Check airway, breathing, and circulation
Check airway, breathing, and circulation.
- Place patient in the left lateral position, preferably with head lower than the feet, to reduce risk of aspiration of stomach contents.
- Provide high flow oxygen, if available.
- Intubate the patient if their airway or breathing is compromised
Atropine – 1–3 mg of atropine as a bolus
0·9% normal saline – aim to keep the systolic blood pressure above 80 mm Hg and urine output above 0·5 mL/kg/h
Record pulse rate, blood pressure, pupil size, presence of sweat, and auscultatory findings at time of first atropine dose
Pralidoxime chloride 2 g (or obidoxime 250 mg) intravenously over 20–30 min into a second cannula; follow with an infusion of pralidoxime 0·5–1 g/h (or obidoxime 30 mg/hr) in 0·9% normal saline
Infusion of pralidoxime
Infusion of pralidoxime 0·5–1 g/h (or obidoxime 30 mg/hr) in 0·9% normal saline
Double the original dose of atropine if no improvement after 5 minutes
5 min after giving atropine, check pulse, blood pressure, pupil size, sweat, and chest sounds. If no improvement has taken place, give double the original dose of atropine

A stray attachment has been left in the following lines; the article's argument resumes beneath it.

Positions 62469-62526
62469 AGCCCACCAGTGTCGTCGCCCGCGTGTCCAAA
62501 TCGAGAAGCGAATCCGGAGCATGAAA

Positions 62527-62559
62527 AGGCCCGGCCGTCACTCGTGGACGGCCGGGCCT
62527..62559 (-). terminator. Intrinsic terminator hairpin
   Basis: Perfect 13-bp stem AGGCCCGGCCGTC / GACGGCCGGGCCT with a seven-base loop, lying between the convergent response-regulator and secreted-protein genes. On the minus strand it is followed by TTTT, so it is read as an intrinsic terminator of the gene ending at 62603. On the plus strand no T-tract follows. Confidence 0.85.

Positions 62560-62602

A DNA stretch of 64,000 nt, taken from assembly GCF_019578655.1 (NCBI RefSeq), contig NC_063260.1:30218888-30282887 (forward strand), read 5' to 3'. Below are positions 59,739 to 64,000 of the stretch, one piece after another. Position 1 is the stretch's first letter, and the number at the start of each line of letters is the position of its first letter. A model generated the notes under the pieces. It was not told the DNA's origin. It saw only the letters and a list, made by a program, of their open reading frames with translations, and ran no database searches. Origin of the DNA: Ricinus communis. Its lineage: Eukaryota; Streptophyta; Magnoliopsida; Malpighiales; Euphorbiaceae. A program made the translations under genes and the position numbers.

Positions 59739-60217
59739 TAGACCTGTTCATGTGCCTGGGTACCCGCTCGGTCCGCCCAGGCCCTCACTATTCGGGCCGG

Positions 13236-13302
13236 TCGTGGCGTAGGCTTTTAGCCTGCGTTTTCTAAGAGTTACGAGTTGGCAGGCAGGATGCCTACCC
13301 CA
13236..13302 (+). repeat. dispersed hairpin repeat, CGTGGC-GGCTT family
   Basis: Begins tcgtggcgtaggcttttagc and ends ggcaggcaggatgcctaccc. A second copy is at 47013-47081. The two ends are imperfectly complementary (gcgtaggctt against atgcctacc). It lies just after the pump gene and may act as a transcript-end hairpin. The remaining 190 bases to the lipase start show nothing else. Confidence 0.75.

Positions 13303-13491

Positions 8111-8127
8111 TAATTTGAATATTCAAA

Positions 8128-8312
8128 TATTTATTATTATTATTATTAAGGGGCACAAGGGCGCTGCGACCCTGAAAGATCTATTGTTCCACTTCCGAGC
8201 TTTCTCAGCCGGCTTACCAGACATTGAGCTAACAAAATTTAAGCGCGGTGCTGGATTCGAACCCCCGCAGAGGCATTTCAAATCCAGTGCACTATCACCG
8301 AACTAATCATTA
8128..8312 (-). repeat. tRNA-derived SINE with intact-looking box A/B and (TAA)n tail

Once parameters have begun to improve- stop dose doubling
Continue to review every 5 min; give doubling doses of atropine if response is still absent. Once parameters have begun to improve, cease dose doubling. Similar or smaller doses can be used
Give atropine boluses until
Keep heart rate is more than 80 beats per minute and systolic blood pressure is more than 80 mm Hg
Give atropine boluses until the heart rate is more than 80 beats per minute, the systolic blood pressure is more than 80 mm Hg, and the chest is clear (appreciating that atropine will not clear focal areas of aspiration).
Sweating – Sweating stops in most cases.
Tachycardia – not a contraindication
Once the patient is stable
Start an infusion of atropine giving every hour about 10–20% of the total dose needed to stabilise the patient.
Tachycardia – not a contraindication to atropine since it can be caused by many factors .
Very dilated pupils – indicator of atropine toxicity
Atropine toxicity – patients will become agitated and pyrexial, and develop absent bowel sounds and urinary retention.
Atropine toxicity – Stop the infusion and wait 30–60 min for these features to settle before starting again at a lower infusion rate
Continue the oxime infusion until atropine has not been needed for 12–24 h and the patient has been extubated
Assess flexor neck strength
Ask to lift their head off the bed and hold it in that position while pressure is applied to their forehead.
Any sign of weakness is a sign that the patient is at risk of developing peripheral respiratory failure (intermediate syndrome).
Treat agitation by reviewing the dose of atropine being given and provide adequate sedation with benzodiazepines.
Monitor cholinergic crises – due to release of fat soluble organophosphorus from fat stores.
Cholinergic crises can occur for several days to weeks after ingestion of some organophosphorus.
Recurring cholinergic features
Patients with recurring cholinergic features will need retreatment with atropine and oxime